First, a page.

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Responsibility for Debts in Marriage

Tuesday 06 December 2016

A married couple may well have signed up to 'for better or worse', but in French law that principle has its limits when it comes to responsibility for debts.

That a married couple are jointly responsible for the debts incurred in their marriage is a central principle of most Western legal systems.

It is one that applies even though the debts may not be in joint names, although certain debts cannot be attributed to the other spouse.

According to Article 220 of the French Civil Code, each married spouse or civil partner has the power to enter into contracts in their own name, provided the contract is for either maintenance of the household or the education of their children.

Both spouses are responsible jointly and severally for any debts arising from such contracts.

Thus, contracts for utilities, food, health, telecoms, household furniture and equipment are jointly held, as are all contracts related to the schooling of the children.

Joint liability also arises for rental payments, loans taken out to improve the property, and social security obligations relating to health and pension contributions.

The couple are also jointly responsible and liable for all taxes that are due, whether income tax or rates in connection with the property or household. The tax authority can bring an action against either spouse for recovery of any unpaid taxes.

Limitations

Nevertheless, the Civil Code expressly excludes from joint responsibility certain debts incurred in a sole name, stating:

"La solidarité n'a pas lieu, néanmoins, pour des dépenses manifestement excessives, eu égard au train de vie du ménage, à l'utilité ou à l'inutilité de l'opération, à la bonne ou mauvaise foi du tiers contractant.

Elle n'a pas lieu non plus, s'ils n'ont été conclus du consentement des deux époux, pour les achats à tempérament ni pour les emprunts à moins que ces derniers ne portent sur des sommes modestes nécessaires aux besoins de la vie courante et que le montant cumulé de ces sommes, en cas de pluralité d'emprunts, ne soit pas manifestement excessif eu égard au train de vie du ménage."


Broadly speaking, what all of that means is that excluded from joint responsibility is expenditure that is ‘manifestly excessive’ given the lifestyle of the household. Similarly excluded are loans and hire-purchase agreements not taken out for the purposes of household maintenance that have not been agreed and signed jointly by the spouses.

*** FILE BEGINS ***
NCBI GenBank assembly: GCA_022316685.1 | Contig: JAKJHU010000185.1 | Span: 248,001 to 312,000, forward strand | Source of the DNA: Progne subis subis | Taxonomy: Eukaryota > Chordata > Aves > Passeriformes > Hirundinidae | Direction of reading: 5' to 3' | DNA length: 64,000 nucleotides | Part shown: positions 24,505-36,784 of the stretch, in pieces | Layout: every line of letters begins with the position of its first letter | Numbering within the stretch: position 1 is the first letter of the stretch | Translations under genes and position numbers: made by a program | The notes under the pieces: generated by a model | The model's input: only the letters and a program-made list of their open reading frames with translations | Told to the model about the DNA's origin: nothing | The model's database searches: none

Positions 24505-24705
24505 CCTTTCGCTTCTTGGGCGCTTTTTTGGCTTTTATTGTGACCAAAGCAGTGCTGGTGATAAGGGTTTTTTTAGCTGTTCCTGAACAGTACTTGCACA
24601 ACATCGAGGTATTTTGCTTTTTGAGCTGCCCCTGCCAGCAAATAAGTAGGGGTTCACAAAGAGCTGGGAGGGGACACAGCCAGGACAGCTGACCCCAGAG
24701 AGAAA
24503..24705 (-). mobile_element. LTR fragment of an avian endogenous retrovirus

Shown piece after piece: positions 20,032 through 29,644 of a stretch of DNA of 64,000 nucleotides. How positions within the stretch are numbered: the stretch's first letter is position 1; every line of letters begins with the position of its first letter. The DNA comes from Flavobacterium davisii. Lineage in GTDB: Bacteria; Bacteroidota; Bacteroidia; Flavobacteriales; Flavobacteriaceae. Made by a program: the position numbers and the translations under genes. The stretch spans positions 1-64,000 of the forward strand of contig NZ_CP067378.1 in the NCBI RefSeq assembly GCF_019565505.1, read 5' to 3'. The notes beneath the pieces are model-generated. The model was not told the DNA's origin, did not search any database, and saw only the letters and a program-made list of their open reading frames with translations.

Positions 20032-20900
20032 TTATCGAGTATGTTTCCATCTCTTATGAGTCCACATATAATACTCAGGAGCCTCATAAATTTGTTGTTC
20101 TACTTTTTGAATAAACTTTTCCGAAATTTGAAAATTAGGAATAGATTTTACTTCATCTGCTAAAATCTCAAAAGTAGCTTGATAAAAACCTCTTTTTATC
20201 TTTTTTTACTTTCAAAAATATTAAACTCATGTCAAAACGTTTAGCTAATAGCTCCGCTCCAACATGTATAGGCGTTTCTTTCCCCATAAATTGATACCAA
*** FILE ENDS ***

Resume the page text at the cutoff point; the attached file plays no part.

Just what might be considered to be excessive expenditure is not spelt out in statute law, but a host of cases in the courts over the years have given some meaning to it.

Thus, a luxury car and an expensive flat-screen television set have been judged to be excessive expenditure for a family on a modest income.

Similarly, two loans taken out by a husband for the purchase of a classic collector's car were considered to be excluded from joint responsibility.

Also excluded was a loan taken out by a husband for the purchase of an investment property, as was a loan taken out by a husband for a luxury personal holiday.

This principle applies irrespective of the marriage regime, as was confirmed in a recent ruling of the French Supreme Court in considering the case of a couple who had been married under the régime de la communauté universelle.

This marriage contract is one frequently used by expatriate residents in France to get around enforced succession laws on the death of the first spouse.

In the case, following the death of one of the spouses, the bank sought to recover from the surviving spouse an overdraft incurred by her deceased husband of over €100,000. She had not been a signatory to the overdraft agreement.

Although some of the funds had been used for living expenses, the court ruled that a loan signed by one of the spouses, without the express consent of the other, only made them jointly liable where the sum involved was modest and related to funds used for normal living expenses.

Given the potential scope of exclusions it is not surprising that most banks and credit companies require that loan agreements are entered into on a joint basis between partners!

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